3 Results

A total of 134 children were examined during the course of this study; 74 from RM (31 male and 43 females) and 60 from the control group i.e. OTW (30 male and 30 females). The average age of the participants in RM and OTW was 11.23 ± 2.51 and 12.13 ± 3.2 respectively.

In the subjects of RM, 75.67% samples had fluoride in water greater than the WHO limit [1.5 ×106 ng/L (33)] while from OTW all water samples appeared within WHO standard range. Results (Table 1) indicate that the level of fluoride in drinking water of RM was significantly (P = 0.000) higher than in OTW.

Table 1

Level of Fluoride in Water, Urine and Serum of Children from RM and OTW.

The average concentration of fluoride in the urine samples of the two villages is presented in the same Table. Concentration of urinary fluoride in the children of RM appeared to be clearly elevated compared to the control (P = 0.000 (student t test)). The value of harmless fluoride concentration in human urine quoted in literature differs depending upon the age of population, level of fluoride in drinking water and additional sources of fluoride intake [34].

Figure 1 presents the scatter plot between water and urine fluoride of RM Participants. Pearson correlation coefficient (r = 0.94) showed that a very strong relationship exists between water and urine fluoride thereby an increase in the amount of fluoride in water is the main source of fluoride elevation in urine.

Relationship between Water and Urine Fluoride of RM Participants. Pearson correlation coefficient r = 0.94.
Figure 1

Relationship between Water and Urine Fluoride of RM Participants. Pearson correlation coefficient r = 0.94.

No significant difference in serum fluoride level of RM and OTW groups (P = 0.05) is noticed (Table 1). Mean urine fluoride of the subjects of OTW also show higher than safe limits: indicating other potential sources of fluoride intake than water. Normal limit of fluoride in urine and serum are 1.0 ×106 ng/L and 0.15 ×106 ng/L respectively [35].

Figure 2 shows the scatter plot of water fluoride with serum fluoride of subjects from RM. Water fluoride exhibited strong positive dose relation with serum fluoride (r = 0.86). Urine fluoride also portrayed identical relation with serum fluoride (r = 0.86: Figure 3), clearly showing that the presence of excessive fluoride in water as main source of over fluoride consumption by human body.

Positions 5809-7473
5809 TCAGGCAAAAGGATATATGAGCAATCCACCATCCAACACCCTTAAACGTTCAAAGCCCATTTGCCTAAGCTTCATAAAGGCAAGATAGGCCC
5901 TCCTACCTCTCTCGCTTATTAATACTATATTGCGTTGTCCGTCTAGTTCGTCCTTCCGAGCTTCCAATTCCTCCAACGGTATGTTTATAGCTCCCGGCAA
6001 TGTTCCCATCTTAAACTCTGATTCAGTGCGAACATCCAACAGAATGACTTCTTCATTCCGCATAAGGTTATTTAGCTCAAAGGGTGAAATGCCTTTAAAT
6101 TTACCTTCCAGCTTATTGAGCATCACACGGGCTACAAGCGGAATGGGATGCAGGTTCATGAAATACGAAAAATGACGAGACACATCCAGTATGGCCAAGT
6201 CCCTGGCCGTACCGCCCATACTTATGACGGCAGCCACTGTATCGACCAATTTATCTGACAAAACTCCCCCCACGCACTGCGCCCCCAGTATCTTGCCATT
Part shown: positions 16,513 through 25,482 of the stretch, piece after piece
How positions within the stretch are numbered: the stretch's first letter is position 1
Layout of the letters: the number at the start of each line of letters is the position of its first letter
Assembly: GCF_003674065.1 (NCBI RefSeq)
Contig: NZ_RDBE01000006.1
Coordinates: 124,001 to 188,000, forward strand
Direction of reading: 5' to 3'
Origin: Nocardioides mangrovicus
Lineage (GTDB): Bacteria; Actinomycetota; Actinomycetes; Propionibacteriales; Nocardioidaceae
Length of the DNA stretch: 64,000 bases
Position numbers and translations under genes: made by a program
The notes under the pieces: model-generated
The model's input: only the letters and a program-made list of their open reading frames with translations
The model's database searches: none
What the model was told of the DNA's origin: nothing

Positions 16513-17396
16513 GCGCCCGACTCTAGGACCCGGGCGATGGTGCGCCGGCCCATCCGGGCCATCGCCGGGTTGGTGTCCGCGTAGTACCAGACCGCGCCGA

Relationship between Water and Serum Fluoride of RM Participants r =0.86.
Figure 2

Relationship between Water and Serum Fluoride of RM Participants r =0.86.

Relationship between Urine and Serum fluoride of RM Participants r = 0.86.
Figure 3

Relationship between Urine and Serum fluoride of RM Participants r = 0.86.

The normal laboratory range of FT4, FT3 and TSH is 11.5 - 23 pmol/L, 2.5 - 5.8 pmol/L and 0.3 - 5 mIU/L correspondingly. The concentration of free T4 in the subjects of RM and OTW is summarized in Table 2. Student t-test of two groups showed no significant difference (P = 0.17) in the mean value of the two groups. Table 2 is also shows the concentration of free T3 and free T4 in subjects of RM versus OTW. There appeared no significant difference (P = 0.77) in the mean FT3 and FT4 of the two groups. When comparing the concentration of TSH in both groups its level in RM children was clearly elevated (P < 0.05) than in subjects of OTW (Table 2).

Table 2

FT4, FT3 and TSH Concentration in Serum of Children from RM and OTW.

The correlation of FT4, FT3 and TSH in participant’s serum with drinking water fluoride between the subjects of sample (RM) and control (OTW) groups by Pearson Correlation is shown in Table 3. There is no significant difference observed between water fluorides - FT4 whereas the significant positive dose relation was noted between water fluoride - FT3 and water fluoride -TSH in both villages.

Table 3

Correlation of Serum FT4, FT3 and TSH with Water Fluoride at RM and OTW.

To examine the level of dental fluorosis (D.F), all 134 subjects were analyzed. 90.5% from RM and 7% from OTW exhibited various degrees of D.F. Its various stages among the study group were white flecks, small to medium opaque paper white areas covering 25-50% of tooth surfaces, marked wears on biting surfaces, brown staining up to confluent pitting and “all tooth surfaces affected” were observed.

In RM moderate (score 4) dental fluorosis is most commonly observed (Figure 4); suggesting that the endemic fluorosis area is greatly affecting tooth development : even the minimum influence is so high that it produces level 3 dental fluorosis, as a result of fluoride toxicity. Water fluoride shows a positive relation with (r =0.74) fluorosis index (Figure 5) in subjects of RM suggesting strong impact of fluoride consumption on teeth derangements.

Dean’s fluorosis index for RM Participants.
Figure 4

Dean’s fluorosis index for RM Participants.

Relationship between Water Fluoride and Dental Fluorosis of RM Participants r = 0.74.
Figure 5

Relationship between Water Fluoride and Dental Fluorosis of RM Participants r = 0.74.

The number of children from RM: falling in various D.F categories as per Dean’s Index and their corresponding mean FT4, FT3 and TSH concentrations respectively is summarized in Table 4. Comparison of mean FT4 in different D.F scores (Student t- test using unequal variances) indicate that it differs significantly (P < 0.00) between mild - severe whereas FT3 and TSH differs in very mild - moderate (P < 0.05 for FT3 and TSH) and very mild - severe (P < 0.00 for FT3 and TSH) grades correspondingly.